Pope Saint Peter aka Petrus
(33 – 64)
Saint Peter the Apostle was named Simon and was the brother of Saint Andrew the Apostle.
He came from a town located on Lake Genezaret (Galilee).
When Christ the Lord enabled Saint Piotr to join the group of his disciples, Piotr did not immediately join the Lord Jesus, but he still worked as a fisherman. Only after the wonderful catch of fishes, he definitely stayed with Christ as his disciple together with his brother Andrew:
And it came to pass, that when the multitudes pressed upon him to hear the word of God, he (Jesus) stood by the lake of Genesareth, And saw two ships standing by the lake: but the fishermen were gone out of them and were washing their nets. And going into one of the ships that was Simon’s, he desired him to draw back a little from the land. And sitting, he taught the multitudes out of the ship. Now when he had ceased to speak, he said to Simon: “Launch out into the deep and let down your nets for a draught”. And Simon answering said to him: “Master, we have laboured all the night and have taken nothing: but at thy word I will let down the net”. And when they had done this, they enclosed a very great multitude of fishes: and their net broke. And they beckoned to their partners that were in the other ship, that they should come and help them. And they came and filled both the ships, so that they were almost sinking. Which when Simon Peter saw, he fell down at Jesus’ knees, saying: “Depart from me, for I am a sinful man, O Lord”. For he was wholly astonished, and all that were with him, at the draught of the fishes which they had taken. And so were also James and John, the sons of Zebedee, who were Simon’s partners. And Jesus saith to Simon: “Fear not. From henceforth thou shalt catch men”. And having brought their ships to land, leaving all things, they followed him. (Luke 5, 1-11)
Jesus called Simon “Kefas”, which means “Rock” in Aramaic.
In Greek translation: “petros” – stone or “petra” – rock, just like in Latin. It was only in English that the name “Peter” sounded.
He appointed him the first pope of the Catholic Church, at the time when he was the first to confess faith in him as the Messiah and Son of God:
And Jesus came into the quarters of Cesarea Philippi: and he asked his disciples, saying: Whom do men say that the Son of man is? But they said: Some John the Baptist, and other some Elias, and others Jeremias, or one of the prophets. Jesus saith to them: “But whom do you say that I am?”. Simon Peter answered and said: “Thou art Christ, the Son of the living God”. And Jesus answering said to him: “Blessed art thou, Simon Bar-Jona: because flesh and blood hath not revealed it to thee, but my Father who is in heaven. And I say to thee: That thou art Peter; and upon this rock I will build my church, and the gates of hell shall not prevail against it. And I will give to thee the keys of the kingdom of heaven. And whatsoever thou shalt bind upon earth, it shall be bound also in heaven: and whatsoever thou shalt loose on earth, it shall be loosed also in heaven”. (Matt 16, 13-19)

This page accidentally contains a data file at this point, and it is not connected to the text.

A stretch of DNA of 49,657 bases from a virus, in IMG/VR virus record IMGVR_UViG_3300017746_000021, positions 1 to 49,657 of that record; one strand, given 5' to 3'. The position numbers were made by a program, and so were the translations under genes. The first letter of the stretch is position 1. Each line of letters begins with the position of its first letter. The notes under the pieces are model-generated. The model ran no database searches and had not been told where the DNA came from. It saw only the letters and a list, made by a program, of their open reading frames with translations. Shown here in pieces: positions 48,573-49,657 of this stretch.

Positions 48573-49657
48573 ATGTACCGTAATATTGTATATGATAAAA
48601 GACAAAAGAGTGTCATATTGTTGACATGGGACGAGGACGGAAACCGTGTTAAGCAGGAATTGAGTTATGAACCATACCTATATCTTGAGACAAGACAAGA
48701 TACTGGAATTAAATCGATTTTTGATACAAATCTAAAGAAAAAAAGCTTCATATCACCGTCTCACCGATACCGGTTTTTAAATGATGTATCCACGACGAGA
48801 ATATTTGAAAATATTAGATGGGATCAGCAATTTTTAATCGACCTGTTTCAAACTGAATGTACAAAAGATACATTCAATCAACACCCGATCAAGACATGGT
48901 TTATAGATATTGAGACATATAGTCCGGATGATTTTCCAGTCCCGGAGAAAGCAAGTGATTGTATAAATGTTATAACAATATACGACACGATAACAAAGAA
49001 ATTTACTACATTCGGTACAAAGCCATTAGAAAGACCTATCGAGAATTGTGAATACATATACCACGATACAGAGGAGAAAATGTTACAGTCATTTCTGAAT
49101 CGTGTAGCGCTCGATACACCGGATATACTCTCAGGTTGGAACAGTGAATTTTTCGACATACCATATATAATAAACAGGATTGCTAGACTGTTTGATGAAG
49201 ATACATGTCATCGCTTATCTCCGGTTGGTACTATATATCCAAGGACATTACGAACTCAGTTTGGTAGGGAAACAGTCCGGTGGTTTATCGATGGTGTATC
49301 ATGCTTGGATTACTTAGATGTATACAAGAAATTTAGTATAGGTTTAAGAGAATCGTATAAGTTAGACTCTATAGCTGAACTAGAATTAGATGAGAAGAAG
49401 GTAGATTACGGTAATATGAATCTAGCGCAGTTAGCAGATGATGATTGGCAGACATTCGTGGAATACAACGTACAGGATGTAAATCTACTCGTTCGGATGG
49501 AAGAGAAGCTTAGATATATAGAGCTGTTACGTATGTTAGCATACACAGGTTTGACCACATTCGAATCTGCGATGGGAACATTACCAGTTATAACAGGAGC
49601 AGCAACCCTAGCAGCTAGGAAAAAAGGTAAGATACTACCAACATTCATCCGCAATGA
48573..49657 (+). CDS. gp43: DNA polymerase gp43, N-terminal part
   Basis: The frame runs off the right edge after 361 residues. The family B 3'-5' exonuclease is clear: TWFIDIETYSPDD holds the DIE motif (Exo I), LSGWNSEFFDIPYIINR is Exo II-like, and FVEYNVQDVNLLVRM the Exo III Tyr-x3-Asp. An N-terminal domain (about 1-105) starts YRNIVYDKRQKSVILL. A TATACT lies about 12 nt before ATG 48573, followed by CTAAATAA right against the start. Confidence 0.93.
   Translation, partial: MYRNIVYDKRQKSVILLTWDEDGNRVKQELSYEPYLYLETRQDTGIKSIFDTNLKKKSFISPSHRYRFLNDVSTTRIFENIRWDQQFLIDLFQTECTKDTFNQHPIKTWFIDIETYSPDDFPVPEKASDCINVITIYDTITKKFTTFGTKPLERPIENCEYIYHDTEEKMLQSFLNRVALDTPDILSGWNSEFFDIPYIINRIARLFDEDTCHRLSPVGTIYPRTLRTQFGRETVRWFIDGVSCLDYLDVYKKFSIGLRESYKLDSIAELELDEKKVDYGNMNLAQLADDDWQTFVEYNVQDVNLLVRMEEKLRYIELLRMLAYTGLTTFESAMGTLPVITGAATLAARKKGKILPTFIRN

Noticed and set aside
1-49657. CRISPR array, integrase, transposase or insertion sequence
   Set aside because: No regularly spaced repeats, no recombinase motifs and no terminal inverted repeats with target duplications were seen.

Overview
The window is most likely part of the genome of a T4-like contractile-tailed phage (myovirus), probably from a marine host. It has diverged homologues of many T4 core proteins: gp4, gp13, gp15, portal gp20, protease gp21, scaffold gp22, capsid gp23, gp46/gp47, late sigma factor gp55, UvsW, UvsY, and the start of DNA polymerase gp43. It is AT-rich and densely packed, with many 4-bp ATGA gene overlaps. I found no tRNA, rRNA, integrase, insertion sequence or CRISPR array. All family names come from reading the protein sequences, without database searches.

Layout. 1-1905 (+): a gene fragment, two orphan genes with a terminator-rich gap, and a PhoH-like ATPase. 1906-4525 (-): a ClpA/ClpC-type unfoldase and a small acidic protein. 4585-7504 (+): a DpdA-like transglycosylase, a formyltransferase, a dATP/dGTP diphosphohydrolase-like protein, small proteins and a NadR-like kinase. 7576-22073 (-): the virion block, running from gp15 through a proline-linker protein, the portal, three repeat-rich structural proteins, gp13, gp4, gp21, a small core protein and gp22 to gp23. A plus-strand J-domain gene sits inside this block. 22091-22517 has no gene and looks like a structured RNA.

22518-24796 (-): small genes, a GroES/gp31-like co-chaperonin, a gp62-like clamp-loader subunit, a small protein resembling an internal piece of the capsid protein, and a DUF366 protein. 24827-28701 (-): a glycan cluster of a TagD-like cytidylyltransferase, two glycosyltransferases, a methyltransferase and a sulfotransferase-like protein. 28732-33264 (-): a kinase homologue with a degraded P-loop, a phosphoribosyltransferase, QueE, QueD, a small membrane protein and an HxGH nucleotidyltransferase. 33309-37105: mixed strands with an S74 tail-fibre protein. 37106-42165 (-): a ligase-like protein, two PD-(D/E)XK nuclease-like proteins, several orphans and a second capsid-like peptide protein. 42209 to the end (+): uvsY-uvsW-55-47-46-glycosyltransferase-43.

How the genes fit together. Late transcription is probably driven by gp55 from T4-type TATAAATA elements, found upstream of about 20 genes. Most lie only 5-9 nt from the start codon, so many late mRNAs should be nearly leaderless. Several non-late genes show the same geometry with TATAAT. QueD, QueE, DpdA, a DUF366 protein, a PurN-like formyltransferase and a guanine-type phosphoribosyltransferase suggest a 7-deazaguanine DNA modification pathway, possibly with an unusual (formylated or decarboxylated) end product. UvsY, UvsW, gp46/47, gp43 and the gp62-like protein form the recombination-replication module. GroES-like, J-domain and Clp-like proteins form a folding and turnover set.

Saint Peter left two letters, which belong to the books of the New Testament.
He dictated it to his student Sylvanus:
By Sylvanus, a faithful brother unto you, as I think, I have written briefly: beseeching and testifying that this is the true grace of God, wherein you stand. (1 Pet 5, 12)
He taught in them as Pope:
Knowing that you were not redeemed with corruptible things, as gold or silver, from your vain conversation of the tradition of your fathers: But with the precious blood of Christ, as of a lamb unspotted and undefiled. (l Pet 1, 18-19)
The ancients therefore that are among you, I beseech who am myself also an ancient and a witness of the sufferings of Christ, as also a partaker of that glory which is to be revealed in time to come: Feed the flock of God which is among you, taking care of it, not by constraint but willingly, according to God: not for filthy lucre’s sake but voluntarily: (…) And when the prince of pastors shall appear, you shall receive a never fading crown of glory. (1 Pet 5, 1-2.4)
And do you all insinuate humility one to another: for God resisteth the proud, but to the humble he giveth grace. Be you humbled therefore under the mighty hand of God, that he may exalt you in the time of visitation (…) Be sober and watch: because your adversary the devil, as a roaring lion, goeth about seeking whom he may devour. Whom resist ye, strong in faith: knowing that the same affliction befalls, your brethren who are in the world. But the God of all grace, who hath called us unto his eternal glory in Christ Jesus, after you have suffered a little, will himself perfect you and confirm you and establish you. To him be glory and empire, for ever and ever. Amen. (1 Pet 5, 5b-6.8-11)
The first letter Saint Peter wrote from Rome about 63 years before the persecution, aroused by Cesar Nero.
The second letter, written also from Rome, was probably edited in prison because Saint Peter writes about his imminent death in it.
So the letter was written in 64 or 67:
… Being assured that the laying away of this my tabernacle is at hand, according as our Lord Jesus Christ also hath signified to me. (2 Pet 1, 14)
Saint Piotr died a martyr’s death.
According to Origen’s testimony, he was crucified down at his own request, for he felt unworthy to die on the cross as Jesus Christ did.
The crucified Saint Peter appeared to Saint Peter Nolasco, who lived at the turn of the twelfth and thirteenth centuries. One of the prominent Spanish painters Francisco de Zurbarán (1598-1664) immortalized this in the painting.